The 10 Coolest Guitar Gear Innovations of 2015

December 21, 2015
Every year brings a new round of great guitar gear. While it’s always exciting to see what the established manufacturers have to offer, some of the coolest and most innovative creations often occur on the periphery, through the visionary works of boutique operations and startups.

We were intrigued by a number of offerings from these tech innovators. With the end of the year upon us, we present 10 of the coolest products they presented us with in 2015. We encourage you to check them out, not only to support their efforts but most certainly because we know you’ll find something here to spark your own creativity and take your guitar playing to a new level. 
A Little Thunder
Andy Alt’s A Little Thunder pickup lets you add a bass signal to the two lowest strings on your electric guitar, giving you the ability to play guitar and bass parts simultaneously on one instrument. The humbucker-sized pickup replaces an existing humbucker on your guitar, but it requires no physical modifications, such as drilling or routing. The built-in lithium battery can be charged with a standard cell phone cable and gives 12 hours of play time on a single charge.  

A Little Thunder features Polyphonic and Low-Note-Priority modes, capacitive touch controls for easy access, and a stereo jack that replaces your guitar’s existing output, allowing you to send the guitar and bass signals to the same or separate amps. And because the technology is housed in the pickup, there are no latency or tracking issues that can occur with external devices, like octave pedals.  
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Reminiscent of an EBow, the Wond lets you vibrate and sustain your guitar strings to create ethereal string- and flute-like sounds from any steel-stringed instrument. But unlike that historic effect, the Wond is an expressive accessory that’s as easy to use as a pick.

You can control the power that the Wond applies to the strings simply by changing how hard you grip it. This, in turn, changes the timbre of the string tones. The Wond also features tactile feedback, allowing you to feel the magnetism as it touches each string and making it easy to position the Wond on the strings. There is also a headlight LED that helps you align the Wond with the string, adding yet another sensory indicator.

Wond creator Paul Vo—the inventor of the technology behind the Moog Guitar and Moog Lap Steel—launched a successful Kickstarter campaign for the device and is now selling it on his website.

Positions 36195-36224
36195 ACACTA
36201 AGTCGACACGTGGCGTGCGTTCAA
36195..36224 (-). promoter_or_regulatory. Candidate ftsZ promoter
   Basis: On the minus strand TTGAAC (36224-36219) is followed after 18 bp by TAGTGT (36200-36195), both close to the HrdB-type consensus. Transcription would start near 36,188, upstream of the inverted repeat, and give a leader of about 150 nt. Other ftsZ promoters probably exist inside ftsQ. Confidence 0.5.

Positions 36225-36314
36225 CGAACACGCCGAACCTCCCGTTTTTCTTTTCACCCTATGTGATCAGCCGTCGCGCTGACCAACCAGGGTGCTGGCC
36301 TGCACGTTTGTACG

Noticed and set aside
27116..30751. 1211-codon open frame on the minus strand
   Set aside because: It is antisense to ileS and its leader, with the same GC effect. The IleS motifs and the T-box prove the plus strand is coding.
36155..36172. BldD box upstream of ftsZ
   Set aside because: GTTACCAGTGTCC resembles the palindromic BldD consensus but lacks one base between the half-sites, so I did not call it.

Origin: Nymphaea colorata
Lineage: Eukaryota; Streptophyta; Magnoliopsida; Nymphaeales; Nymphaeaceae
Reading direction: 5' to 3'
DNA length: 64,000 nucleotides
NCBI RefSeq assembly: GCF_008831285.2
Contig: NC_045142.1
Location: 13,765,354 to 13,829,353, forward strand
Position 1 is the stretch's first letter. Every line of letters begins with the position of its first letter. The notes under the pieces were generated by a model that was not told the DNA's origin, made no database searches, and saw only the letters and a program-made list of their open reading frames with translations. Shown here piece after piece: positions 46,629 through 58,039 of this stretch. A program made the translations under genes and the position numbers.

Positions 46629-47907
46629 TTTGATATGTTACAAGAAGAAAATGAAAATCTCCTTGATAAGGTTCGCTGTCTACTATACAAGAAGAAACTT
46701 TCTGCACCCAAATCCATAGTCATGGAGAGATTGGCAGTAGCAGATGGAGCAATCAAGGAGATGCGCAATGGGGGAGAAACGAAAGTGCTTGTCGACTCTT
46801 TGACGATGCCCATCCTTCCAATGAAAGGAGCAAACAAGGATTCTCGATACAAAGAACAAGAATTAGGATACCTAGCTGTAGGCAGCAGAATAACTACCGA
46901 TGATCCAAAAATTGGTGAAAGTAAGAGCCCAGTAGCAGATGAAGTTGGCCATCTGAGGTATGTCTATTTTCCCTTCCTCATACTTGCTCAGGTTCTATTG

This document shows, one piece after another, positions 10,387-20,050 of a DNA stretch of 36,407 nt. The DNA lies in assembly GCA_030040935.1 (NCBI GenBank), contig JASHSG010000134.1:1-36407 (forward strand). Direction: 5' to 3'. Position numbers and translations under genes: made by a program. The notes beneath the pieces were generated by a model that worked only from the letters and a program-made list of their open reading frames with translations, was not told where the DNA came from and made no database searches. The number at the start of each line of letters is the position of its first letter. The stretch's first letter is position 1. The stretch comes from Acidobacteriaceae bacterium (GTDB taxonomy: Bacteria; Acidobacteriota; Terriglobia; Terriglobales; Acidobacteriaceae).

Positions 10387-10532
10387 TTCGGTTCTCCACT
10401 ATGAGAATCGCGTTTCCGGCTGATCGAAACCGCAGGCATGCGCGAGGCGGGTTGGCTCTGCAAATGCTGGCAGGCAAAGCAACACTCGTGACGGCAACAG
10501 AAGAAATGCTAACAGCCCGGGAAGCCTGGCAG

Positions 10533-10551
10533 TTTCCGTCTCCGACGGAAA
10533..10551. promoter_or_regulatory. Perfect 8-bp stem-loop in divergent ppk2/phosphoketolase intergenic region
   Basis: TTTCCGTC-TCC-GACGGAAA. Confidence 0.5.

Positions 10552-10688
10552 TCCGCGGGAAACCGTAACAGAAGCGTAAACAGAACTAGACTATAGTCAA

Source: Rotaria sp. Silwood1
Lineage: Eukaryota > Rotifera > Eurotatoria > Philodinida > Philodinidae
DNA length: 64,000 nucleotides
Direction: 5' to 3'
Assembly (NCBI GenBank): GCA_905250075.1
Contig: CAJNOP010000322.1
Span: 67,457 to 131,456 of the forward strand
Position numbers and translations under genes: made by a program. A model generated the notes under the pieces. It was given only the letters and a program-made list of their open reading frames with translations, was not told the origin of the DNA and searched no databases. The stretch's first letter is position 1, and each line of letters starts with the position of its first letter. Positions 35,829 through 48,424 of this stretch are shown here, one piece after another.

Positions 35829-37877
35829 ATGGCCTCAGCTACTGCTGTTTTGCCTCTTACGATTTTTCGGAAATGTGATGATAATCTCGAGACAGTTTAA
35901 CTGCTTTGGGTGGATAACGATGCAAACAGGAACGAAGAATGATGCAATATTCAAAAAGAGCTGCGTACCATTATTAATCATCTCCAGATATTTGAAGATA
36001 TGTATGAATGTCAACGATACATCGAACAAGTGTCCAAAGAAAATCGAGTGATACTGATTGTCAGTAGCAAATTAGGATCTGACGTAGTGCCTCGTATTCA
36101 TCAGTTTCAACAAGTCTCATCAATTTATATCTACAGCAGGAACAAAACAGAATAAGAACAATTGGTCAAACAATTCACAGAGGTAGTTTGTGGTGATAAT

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The new Jamstik+ adds several new features over its predecessor, the most notable of which is a magnetic hexaphonic pickup. This is a change from the previous model’s optical sensors, which some customers said caused a slight delay between picking a string and hearing it. The MIDI pickup provides a more natural and authentic picking feel. Its presence here should also make the jamstik+ more appealing to guitarists who have been as slow to embrace optical pickups as they were hexaphonics.
Bluetooth connectivity is another improvement on jamstik+, one that allows it to connect seamlessly with Apple’s Bluetooth MIDI software. The previous model connected over Wi-Fi by creating its own network.
In addition, jamstik’s firmware and companion apps have been upgraded to provide more instrument options—including banjo, piano, harp and sitar—from the moment the unit is connected.  Other new convenience include capo shifting and a programmable directional control pad for greater versatility.

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Jack is a smart Wi-Fi device that replaces your guitar cable with a “studio-quality 24-bit connection,” according to its creator, John Crawford. Unlike existing wireless devices, it doesn’t use Bluetooth or radio technology, which are slow and cause a loss in fidelity.

Crawford’s patent-pending technology could be used with any musical instrument or microphone to make it a Wi-Fi device. “This is nearly 13 times quicker than conventional Bluetooth and about three times faster than compressed ‘low-latency’ Bluetooth,” Crawford told The Telegraph U.K.
The device has an integrated battery, charges from a standard micro USB, and is designed to fit all guitars, including those with recessed jacks.

Jack is still in development as of this post, but it’s a product we’ll definitely be keeping an eye on in 2016.
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The Artiphon Instrument 1 is a universal MIDI controller that lets you play it however you want: as a guitar, a keyboard, a drum kit, a violin, or anything else you can think of. Just connect it to your smartphone, tablet or computer and Artiphon lets you play hundreds of apps, like GarageBand, using common gestures like strumming, tapping, bowing, sliding and more.
While the Artiphon lacks the traditional materials and features of a guitar, it makes a handy composition tool, allowing guitarists to switch between their instrument, bass, drums and anything else they need. And any traveling guitarist who needs a small instrument to record with could find the Artiphon is just the ticket for trips and tour buses. Spontaneous performance is also possible, since it has its own built-in speaker.
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Go to around 1:49 in the video for a brief demonstration of the Artiphon used for fingerpicking.

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